MOVIE REVIEW- Better than <i>Up</i>?: Clooney, Streep make <i>Fox</i> fantastic


The characters may be talking animal puppets, but director Wes Anderson has never made a movie more recognizably his own than Fantastic Mr. Fox. Likewise, though his voice may be coming out of a fox– an extremely dapper fox– George Clooney has never been more himself. Meryl Streep as his wife (they apparently live in a country where foxes are allowed to marry)? Well, you know Streep. She totally becomes Mrs. Fox, and that's okay, too.

Fantastic Mr. Fox is based on a book by Roald Dahl, but his macabre touch is nowhere in evidence, having been replaced by that of Anderson and his writing partner Noah Baumbach.

I can't imagine anyone of any age not being able to enjoy this hilarious mash-up on some level. There's a bit of Chicken Run in the farmers vs. animals plot, everything from Burl Ives and the Beach Boys to Georges Delerue on the soundtrack, and even a quote from Rebel without a Cause for cusses and giggles.

Oh yeah, the word "cuss" is used instead of a bleep in place of strong language. By the time the movie's over, you, too, will be saying, "What the cuss!"

Mr. and Mrs. Fox are in trouble for squab-stealing when Mrs. Fox announces she's pregnant with their first cub, who will be named Ash (Jason Schwartzman). She makes Mr. Fox promise he'll get into a less dangerous line of work.

Two years later ("12 fox-years") Mr. Fox has become a newspaper columnist (talk about endangered species!) and is tired of living in a hole. Even though they're poor, he goes out and buys a tree for the family to live in. Around this time, Cousin Kristofferson (Eric Anderson, the filmmaker's brother) comes for an extended visit and upsets Ash with his natural superiority.

Old habits die hard. Mr. Fox gets the urge again and plans "one last big job." He can't help sounding like Danny Ocean as he goes over the details with his assistant, Kylie the opossum (Wally Wolodarsky). It turns out to be a triple-header, hitting all three hated farmers, "Boggis and Bunce and Bean, one fat, one short, one lean," as the kids sing. (Michael Gambon voices Bean. The others don't have much to say.)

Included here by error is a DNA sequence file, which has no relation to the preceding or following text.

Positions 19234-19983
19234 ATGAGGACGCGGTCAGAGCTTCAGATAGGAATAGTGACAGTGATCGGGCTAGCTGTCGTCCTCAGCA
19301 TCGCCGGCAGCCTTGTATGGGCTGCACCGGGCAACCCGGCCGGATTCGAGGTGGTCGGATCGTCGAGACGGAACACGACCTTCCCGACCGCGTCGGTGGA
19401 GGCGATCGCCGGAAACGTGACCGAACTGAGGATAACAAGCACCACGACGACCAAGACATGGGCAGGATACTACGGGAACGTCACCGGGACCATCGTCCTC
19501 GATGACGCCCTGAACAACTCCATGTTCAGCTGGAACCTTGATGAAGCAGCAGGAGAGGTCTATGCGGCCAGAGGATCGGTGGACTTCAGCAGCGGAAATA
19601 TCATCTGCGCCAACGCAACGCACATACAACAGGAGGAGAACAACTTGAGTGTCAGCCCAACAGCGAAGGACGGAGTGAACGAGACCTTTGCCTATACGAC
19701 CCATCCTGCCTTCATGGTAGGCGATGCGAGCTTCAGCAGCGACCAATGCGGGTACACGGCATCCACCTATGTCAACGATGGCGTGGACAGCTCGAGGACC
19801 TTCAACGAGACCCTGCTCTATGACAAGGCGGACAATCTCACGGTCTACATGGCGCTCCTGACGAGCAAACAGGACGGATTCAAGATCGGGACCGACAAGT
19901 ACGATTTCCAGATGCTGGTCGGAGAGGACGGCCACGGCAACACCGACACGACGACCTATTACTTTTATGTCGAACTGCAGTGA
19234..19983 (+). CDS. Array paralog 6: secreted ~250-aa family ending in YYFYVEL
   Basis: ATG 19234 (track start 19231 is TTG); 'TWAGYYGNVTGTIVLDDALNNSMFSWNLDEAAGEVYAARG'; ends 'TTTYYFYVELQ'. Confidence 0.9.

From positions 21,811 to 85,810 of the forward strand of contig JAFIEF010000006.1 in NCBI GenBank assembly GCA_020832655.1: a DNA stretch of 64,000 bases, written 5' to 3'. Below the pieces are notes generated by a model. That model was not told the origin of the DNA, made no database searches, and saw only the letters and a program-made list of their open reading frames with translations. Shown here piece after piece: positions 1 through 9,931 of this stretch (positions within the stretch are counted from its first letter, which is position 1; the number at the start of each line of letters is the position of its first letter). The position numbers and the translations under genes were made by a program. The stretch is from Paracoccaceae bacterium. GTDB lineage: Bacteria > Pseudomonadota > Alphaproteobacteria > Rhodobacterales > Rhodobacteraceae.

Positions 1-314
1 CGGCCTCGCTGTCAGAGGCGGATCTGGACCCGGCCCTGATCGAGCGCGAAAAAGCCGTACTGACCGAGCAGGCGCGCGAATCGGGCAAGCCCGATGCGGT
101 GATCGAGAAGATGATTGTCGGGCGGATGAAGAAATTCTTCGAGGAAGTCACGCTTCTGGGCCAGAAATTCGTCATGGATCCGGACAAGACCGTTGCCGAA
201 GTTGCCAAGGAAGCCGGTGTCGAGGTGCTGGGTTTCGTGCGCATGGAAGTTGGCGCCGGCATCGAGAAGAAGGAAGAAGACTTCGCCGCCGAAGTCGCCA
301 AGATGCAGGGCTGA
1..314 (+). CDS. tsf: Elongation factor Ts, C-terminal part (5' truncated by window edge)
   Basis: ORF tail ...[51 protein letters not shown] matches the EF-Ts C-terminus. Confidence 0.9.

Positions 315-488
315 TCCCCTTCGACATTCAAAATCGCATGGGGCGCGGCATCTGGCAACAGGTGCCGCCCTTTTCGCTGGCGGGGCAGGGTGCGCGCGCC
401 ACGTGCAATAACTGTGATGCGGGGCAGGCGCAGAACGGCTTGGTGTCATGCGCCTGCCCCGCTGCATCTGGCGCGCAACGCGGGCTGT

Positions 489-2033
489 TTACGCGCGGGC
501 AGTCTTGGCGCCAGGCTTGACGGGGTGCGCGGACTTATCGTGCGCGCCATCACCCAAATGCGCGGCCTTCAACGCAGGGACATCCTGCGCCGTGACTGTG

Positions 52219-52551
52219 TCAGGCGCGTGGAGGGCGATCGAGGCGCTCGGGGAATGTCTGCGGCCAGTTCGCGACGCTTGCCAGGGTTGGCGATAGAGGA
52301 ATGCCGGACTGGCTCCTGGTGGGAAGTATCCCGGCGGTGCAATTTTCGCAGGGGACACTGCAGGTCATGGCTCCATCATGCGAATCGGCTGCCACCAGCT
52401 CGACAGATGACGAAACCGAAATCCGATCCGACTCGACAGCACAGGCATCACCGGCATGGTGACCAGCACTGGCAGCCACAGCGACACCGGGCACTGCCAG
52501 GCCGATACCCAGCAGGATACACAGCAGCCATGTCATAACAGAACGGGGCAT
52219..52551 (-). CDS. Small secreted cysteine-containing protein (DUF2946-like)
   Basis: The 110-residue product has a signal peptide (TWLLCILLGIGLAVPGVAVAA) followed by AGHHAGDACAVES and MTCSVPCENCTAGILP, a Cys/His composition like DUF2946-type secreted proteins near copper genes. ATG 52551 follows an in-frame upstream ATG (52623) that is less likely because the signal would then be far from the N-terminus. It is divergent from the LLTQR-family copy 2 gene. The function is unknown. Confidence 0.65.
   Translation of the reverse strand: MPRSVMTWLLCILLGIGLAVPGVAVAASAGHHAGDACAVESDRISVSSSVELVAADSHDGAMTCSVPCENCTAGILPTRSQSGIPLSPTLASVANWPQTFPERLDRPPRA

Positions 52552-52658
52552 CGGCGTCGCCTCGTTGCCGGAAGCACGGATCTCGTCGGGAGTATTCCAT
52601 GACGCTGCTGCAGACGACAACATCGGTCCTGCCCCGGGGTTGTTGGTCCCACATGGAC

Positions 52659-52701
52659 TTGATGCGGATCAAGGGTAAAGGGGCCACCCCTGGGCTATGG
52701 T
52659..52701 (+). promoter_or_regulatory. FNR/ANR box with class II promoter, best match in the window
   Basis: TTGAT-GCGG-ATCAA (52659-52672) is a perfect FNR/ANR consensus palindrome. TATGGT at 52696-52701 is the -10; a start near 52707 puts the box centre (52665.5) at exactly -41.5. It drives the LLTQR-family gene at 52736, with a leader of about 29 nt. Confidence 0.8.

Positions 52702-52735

Ocean's– er, Fox's– Two (Three after Kristofferson joins them) are initially successful but get greedy and wind up endangering all the local animals as the farmers declare all-out war. This is when most animated films run into trouble by allowing the action to take over, but Fantastic Mr. Fox keeps its wit about it, remaining creative and funny while not neglecting the family issues that need to be resolved.

Anderson voices Stan Weasel, the realtor, himself, and employs other actors he's worked with before: Bill Murray, Owen Wilson and Willem Dafoe, in addition to Schwartzman and Wolodarsky. Then there's Jarvis Cocker, whose banjo-pickin' folk song cues a great punch line.

Just as Anderson's live-action films never quite seem real, Fantastic Mr. Fox doesn't quite seem unreal. The stop motion animation can be amazingly smooth and amusingly jerky, seemingly at the same time. If computer animation has got you thinking you'll never see hair again in an animated film, this movie has enough fur to be picketed by PETA, if they can prove what creatures it came from.

You'll remember the rabid beagle, the detachable tail and the game of Whack-Bat, which is like an earthbound Quidditch played with flaming pine cones. You'll remember the eyeballs, the eating, the digging and the diving, the whistling and clicking; but you may not remember the last time you had this much fun at a movie.

I'm a big fan of The Royal Tennenbaums and The Darjeeling Limited, but Fantastic Mr. Fox is easily Anderson's best picture yet. I didn't think Up could have any competition for the year's best animated feature, but this one's got me thinking again.


1 comment

I can't believe this film was made for under 30M. By Hollywood standards, that's quite low budget. Considering how painstaking stop-motion can be and that Wes employed A-listers. Some may argue that the puppets' movement seem jerky and not fluid compared to Coraline, the other stop-mo released this year. But Coraline used CG to enhance, thus the glossy feel of the animation. FMF is out and out, old-school stop-mo reminiscent of the California raisins commercials. The effect is like a storybook or a diorama theater. Imagine the number of frames Wes used to create this.
The animals facial expressions impressed me the most (particularly the sidekick of Mr. Fox). Quite hard to pull off if fur is getting in the way, unlike clay.